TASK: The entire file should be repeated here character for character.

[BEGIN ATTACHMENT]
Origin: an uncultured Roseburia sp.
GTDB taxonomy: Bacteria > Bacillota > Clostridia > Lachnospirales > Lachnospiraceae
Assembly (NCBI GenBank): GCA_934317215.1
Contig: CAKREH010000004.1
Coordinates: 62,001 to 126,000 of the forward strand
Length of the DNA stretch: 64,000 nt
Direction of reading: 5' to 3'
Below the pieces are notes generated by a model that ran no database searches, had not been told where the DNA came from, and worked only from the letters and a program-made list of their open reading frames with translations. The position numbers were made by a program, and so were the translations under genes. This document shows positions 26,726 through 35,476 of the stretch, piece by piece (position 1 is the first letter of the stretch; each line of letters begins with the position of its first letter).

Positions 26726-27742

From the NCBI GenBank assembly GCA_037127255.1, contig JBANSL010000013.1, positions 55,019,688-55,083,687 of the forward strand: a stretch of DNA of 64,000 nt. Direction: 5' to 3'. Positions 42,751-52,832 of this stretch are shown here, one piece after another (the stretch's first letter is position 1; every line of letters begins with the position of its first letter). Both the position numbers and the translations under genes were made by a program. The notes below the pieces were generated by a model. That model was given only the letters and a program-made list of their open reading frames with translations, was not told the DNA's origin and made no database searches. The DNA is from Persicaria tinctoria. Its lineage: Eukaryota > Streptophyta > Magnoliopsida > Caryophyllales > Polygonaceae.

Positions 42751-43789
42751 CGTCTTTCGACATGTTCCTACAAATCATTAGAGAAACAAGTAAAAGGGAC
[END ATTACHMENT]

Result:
Origin: an uncultured Roseburia sp.
GTDB taxonomy: Bacteria > Bacillota > Clostridia > Lachnospirales > Lachnospiraceae
Assembly (NCBI GenBank): GCA_934317215.1
Contig: CAKREH010000004.1
Coordinates: 62,001 to 126,000 of the forward strand
Length of the DNA stretch: 64,000 nt
Direction of reading: 5' to 3'
Below the pieces are notes generated by a model that ran no database searches, had not been told where the DNA came from, and worked only from the letters and a program-made list of their open reading frames with translations. The position numbers were made by a program, and so were the translations under genes. This document shows positions 26,726 through 35,476 of the stretch, piece by piece (position 1 is the first letter of the stretch; each line of letters begins with the position of its first letter).

Positions 26726-27742

From the NCBI GenBank assembly GCA_037127255.1, contig JBANSL010000013.1, positions 55,019,688-55,083,687 of the forward strand: a stretch of DNA of 64,000 nt. Direction: 5' to 3'. Positions 42,751-52,832 of this stretch are shown here, one piece after another (the stretch's first letter is position 1; every line of letters begins with the position of its first letter). Both the position numbers and the translations under genes were made by a program. The notes below the pieces were generated by a model. That model was given only the letters and a program-made list of their open reading frames with translations, was not told the DNA's origin and made no database searches. The DNA is from Persicaria tinctoria. Its lineage: Eukaryota > Streptophyta > Magnoliopsida > Caryophyllales > Polygonaceae.

Positions 42751-43789
42751 CGTCTTTCGACATGTTCCTACAAATCATTAGAGAAACAAGTAAAAGGGAC